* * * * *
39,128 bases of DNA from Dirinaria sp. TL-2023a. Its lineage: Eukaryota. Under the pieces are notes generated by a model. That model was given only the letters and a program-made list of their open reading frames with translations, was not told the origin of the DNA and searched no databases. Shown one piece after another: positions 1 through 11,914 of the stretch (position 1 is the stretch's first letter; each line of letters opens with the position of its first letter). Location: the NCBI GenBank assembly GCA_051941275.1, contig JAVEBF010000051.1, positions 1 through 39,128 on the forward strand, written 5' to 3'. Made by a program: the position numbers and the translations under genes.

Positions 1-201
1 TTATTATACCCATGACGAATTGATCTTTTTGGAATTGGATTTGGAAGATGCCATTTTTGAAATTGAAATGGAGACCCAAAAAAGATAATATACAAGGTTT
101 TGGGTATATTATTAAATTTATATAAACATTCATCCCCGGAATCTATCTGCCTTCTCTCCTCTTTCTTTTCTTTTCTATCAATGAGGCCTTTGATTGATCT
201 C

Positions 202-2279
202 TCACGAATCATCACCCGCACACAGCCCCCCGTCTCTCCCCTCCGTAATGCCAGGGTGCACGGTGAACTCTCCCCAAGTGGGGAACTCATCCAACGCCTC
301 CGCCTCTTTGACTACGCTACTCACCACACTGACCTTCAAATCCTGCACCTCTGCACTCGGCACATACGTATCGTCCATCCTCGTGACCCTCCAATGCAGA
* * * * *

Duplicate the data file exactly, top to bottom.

39,128 bases of DNA from Dirinaria sp. TL-2023a. Its lineage: Eukaryota. Under the pieces are notes generated by a model. That model was given only the letters and a program-made list of their open reading frames with translations, was not told the origin of the DNA and searched no databases. Shown one piece after another: positions 1 through 11,914 of the stretch (position 1 is the stretch's first letter; each line of letters opens with the position of its first letter). Location: the NCBI GenBank assembly GCA_051941275.1, contig JAVEBF010000051.1, positions 1 through 39,128 on the forward strand, written 5' to 3'. Made by a program: the position numbers and the translations under genes.

Positions 1-201
1 TTATTATACCCATGACGAATTGATCTTTTTGGAATTGGATTTGGAAGATGCCATTTTTGAAATTGAAATGGAGACCCAAAAAAGATAATATACAAGGTTT
101 TGGGTATATTATTAAATTTATATAAACATTCATCCCCGGAATCTATCTGCCTTCTCTCCTCTTTCTTTTCTTTTCTATCAATGAGGCCTTTGATTGATCT
201 C

Positions 202-2279
202 TCACGAATCATCACCCGCACACAGCCCCCCGTCTCTCCCCTCCGTAATGCCAGGGTGCACGGTGAACTCTCCCCAAGTGGGGAACTCATCCAACGCCTC
301 CGCCTCTTTGACTACGCTACTCACCACACTGACCTTCAAATCCTGCACCTCTGCACTCGGCACATACGTATCGTCCATCCTCGTGACCCTCCAATGCAGA